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Tuesday, 26 November 1985
Page: 2263

Senator RYAN (Minister for Education)(5.07) —The report was requested by the end of the year so that the findings of the inquiry could be under consideration at the time of the Budget process-so that its findings could be used by the Australian Capital Territory Schools Authority in preparing its budget and by me in advocating the Authority's budget to the Budget Cabinet. The results of that will be known when the Budget is announced.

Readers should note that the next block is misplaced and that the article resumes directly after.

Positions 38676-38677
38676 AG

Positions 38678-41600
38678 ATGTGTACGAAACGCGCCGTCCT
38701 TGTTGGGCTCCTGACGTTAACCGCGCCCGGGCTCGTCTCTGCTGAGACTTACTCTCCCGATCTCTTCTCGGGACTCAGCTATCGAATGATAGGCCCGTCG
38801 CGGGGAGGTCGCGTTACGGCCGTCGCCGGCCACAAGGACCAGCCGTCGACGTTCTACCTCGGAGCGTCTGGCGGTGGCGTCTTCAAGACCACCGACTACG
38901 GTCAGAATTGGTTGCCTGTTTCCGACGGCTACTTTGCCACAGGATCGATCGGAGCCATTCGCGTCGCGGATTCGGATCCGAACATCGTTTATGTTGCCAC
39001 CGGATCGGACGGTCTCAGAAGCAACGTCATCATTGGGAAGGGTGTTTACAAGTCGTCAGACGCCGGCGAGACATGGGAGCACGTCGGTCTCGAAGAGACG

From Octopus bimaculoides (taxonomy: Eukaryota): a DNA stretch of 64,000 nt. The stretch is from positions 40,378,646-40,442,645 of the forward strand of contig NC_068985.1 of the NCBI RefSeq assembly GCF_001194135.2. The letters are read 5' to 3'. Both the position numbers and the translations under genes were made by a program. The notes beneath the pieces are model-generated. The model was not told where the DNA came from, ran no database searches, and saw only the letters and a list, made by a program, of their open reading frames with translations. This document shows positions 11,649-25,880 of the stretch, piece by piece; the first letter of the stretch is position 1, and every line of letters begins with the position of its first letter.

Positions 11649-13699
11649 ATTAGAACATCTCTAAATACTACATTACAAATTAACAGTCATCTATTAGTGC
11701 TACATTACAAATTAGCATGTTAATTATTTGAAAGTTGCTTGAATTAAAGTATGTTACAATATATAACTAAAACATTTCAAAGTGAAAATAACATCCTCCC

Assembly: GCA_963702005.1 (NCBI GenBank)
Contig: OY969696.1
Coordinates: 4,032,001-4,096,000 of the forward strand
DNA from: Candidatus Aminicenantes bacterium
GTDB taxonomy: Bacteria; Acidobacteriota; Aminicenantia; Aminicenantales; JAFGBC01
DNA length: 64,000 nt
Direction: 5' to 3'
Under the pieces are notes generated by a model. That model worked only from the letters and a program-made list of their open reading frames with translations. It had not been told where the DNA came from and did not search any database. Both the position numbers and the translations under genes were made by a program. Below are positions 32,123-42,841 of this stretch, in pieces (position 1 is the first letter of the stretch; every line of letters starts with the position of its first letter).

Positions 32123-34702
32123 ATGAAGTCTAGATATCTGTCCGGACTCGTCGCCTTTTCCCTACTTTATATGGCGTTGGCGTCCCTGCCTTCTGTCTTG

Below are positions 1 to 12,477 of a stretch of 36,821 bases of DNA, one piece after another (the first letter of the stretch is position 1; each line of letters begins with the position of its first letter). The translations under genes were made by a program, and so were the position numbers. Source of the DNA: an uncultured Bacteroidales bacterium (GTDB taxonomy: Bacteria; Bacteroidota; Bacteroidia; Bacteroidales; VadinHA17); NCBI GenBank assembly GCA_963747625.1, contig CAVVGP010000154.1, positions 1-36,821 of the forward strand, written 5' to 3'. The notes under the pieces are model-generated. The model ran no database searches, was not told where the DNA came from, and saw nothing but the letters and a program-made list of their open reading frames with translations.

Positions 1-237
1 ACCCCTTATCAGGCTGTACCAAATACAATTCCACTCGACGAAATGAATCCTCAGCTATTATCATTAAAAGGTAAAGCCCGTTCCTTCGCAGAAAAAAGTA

Senator Peter Baume raised a question. The equal employment opportunity plan of the Australian Capital Territory Schools Authority has been developed by that Authority. That is the first thing I make clear. It has not been imposed on the Authority by the Government, by legislation; only the requirement to have a plan has been imposed by legislation. The Authority, in consultation with its employees, has developed this plan. I am assured that the principle of merit does apply. In the case of the higher duties allowances, where the plan does provide that as far as possible 100 per cent of higher duties at a certain level shall be undertaken by women, that requirement would be fulfilled only if there were that number of women qualified to undertake higher duties. I think that acting in higher duties should be seen more as a managerial training experience than as a job promotion, because there is no guarantee that a person who acts in higher duties will subsequently be promoted permanently to that position. In the past all higher duties positions have been filled by men so that female teachers have not had the opportunity to gain that experience, which is, as I said, similar to some sort of executive training. When women come to apply for a promotion position they cannot get it because they have not had the experience. It is a procedure which should place competent women in a position to get the experience of acting in higher duties, which virtually all their male peers at that level would have had. I presume that virtually all of them would have had that experience, since no women have had it. Having had experience of acting in higher duties, women should then be able to compete more fairly for a promotion position when it becomes available.